Thursday, January 26, 2012

The 2012 Dundees: Our Alternative Oscars

Minus the divisive Tree of Life and the critically panned Extremely Loud and Incredibly Close, this year's Oscar's Best Picture nominations seem even more safe and boring than last year's, when we at least had The Social Network to root for.  Worst of all, they totally snubbed my beloved Michael Fassbender.  And what's up with not nominating Drive for anything besides sound editing?  Does the Academy want to deny us Ryan Gosling dressed up in suit?  Albert Brooks and Cliff Martinez deserved nominations at least.  Oh well, at least Michelle Williams got a nomination for My Week with Marilyn (though it would have been cooler if it was for Meek's Cutoff). 

Anyway, below are my highlights of the year in Film and TV.  Think of it like the Oscars with 100 % more dreaminess (and 600% more Gosling)!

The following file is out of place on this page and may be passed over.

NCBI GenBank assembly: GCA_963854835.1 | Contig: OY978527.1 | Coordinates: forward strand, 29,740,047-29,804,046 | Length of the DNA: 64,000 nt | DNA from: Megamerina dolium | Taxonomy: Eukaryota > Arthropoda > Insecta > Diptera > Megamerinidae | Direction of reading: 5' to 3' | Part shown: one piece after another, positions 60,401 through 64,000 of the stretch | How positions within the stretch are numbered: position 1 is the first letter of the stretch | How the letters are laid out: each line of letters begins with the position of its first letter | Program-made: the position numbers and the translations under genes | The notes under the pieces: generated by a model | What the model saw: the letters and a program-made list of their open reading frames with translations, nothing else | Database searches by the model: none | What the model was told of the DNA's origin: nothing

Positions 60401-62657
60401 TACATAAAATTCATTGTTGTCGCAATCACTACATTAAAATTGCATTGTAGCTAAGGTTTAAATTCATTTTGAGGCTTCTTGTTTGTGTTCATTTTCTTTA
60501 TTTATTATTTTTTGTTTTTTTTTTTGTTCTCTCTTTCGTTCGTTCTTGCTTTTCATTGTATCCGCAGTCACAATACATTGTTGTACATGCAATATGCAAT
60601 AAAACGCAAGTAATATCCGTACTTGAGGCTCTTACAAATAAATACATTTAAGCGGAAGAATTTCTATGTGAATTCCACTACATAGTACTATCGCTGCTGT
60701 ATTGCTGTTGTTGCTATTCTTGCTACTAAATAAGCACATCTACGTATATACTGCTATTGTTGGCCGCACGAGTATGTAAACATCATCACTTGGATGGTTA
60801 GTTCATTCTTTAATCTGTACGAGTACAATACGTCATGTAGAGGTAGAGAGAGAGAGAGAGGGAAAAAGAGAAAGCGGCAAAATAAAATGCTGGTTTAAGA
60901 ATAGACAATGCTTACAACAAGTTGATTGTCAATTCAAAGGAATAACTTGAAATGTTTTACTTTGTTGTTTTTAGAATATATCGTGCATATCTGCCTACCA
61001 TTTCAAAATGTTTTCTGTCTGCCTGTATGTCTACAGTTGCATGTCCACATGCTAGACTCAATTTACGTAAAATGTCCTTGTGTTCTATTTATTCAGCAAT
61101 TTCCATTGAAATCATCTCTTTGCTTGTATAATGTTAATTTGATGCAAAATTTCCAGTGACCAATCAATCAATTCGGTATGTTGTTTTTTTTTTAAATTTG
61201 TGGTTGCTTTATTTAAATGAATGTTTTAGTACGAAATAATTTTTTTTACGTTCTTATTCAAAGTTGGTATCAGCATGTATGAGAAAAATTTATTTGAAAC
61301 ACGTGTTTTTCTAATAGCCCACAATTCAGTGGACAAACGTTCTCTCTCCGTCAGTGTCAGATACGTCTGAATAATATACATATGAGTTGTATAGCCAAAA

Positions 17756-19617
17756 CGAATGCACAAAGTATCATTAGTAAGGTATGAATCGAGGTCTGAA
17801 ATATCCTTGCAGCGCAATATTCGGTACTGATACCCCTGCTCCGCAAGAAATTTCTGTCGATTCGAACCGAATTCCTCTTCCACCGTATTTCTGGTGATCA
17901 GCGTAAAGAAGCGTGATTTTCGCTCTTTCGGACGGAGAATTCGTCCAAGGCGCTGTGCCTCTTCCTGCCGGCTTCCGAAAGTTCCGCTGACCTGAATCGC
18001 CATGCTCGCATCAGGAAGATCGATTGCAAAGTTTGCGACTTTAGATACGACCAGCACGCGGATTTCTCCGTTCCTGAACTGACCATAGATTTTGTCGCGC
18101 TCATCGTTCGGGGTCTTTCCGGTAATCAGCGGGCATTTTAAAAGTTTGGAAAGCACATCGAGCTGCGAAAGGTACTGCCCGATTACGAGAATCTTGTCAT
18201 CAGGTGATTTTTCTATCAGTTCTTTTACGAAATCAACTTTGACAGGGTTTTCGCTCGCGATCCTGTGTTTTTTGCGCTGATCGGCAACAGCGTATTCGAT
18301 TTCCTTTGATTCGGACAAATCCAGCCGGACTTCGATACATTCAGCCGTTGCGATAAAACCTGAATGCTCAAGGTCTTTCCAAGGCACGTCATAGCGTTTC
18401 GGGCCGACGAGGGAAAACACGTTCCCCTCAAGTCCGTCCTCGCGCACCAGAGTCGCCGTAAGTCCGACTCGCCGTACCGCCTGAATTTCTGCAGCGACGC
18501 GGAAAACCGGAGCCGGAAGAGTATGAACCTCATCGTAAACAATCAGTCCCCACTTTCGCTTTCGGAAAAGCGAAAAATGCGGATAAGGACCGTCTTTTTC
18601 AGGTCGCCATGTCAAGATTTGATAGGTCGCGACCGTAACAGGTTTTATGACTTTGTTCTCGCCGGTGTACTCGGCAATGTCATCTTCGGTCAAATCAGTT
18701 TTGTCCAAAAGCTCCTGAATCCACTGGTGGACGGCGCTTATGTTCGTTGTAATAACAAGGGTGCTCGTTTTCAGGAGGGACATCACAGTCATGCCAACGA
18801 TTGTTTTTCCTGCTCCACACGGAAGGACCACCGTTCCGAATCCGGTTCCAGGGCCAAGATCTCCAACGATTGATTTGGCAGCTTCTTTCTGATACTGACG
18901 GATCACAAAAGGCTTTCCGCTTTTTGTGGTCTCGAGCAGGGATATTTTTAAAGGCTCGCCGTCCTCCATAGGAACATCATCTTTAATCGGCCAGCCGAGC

Best Funny Movie of the YearThe TripBridesmaids is probably the most laugh-out loud funny movie, but The Trip is more profound.  The movie follows British comedians Steve Coogan and Rob Brydon on a culinary tour of England, while both men deal with disappointments in their lives and career.  It's an interesting exploration of male friendship, but lest you think it's too serious it features some pretty funny sequences like Coogan and Brydon's dueling Michael Caine impressions.

Best Romantic ComedyFriends With Benefits.  I really liked the first part of this movie, which seemed like romantic comedy satire.  But it eventually turns into a regular rom-com at the end.  Sort of like a friend who is all cynical about love until they get a girlfriend or boyfriend and then you have tolerate their lovey-doveyness with a straight face.  However, I enjoyed the performances by Mila Kunis, Patricia Clarkson as Kunis's hippy mom, and Woody Harrelson as Justin Timberlake's coworker (who puts a whole new spin on the "gay best friend" role) enough to recommend it.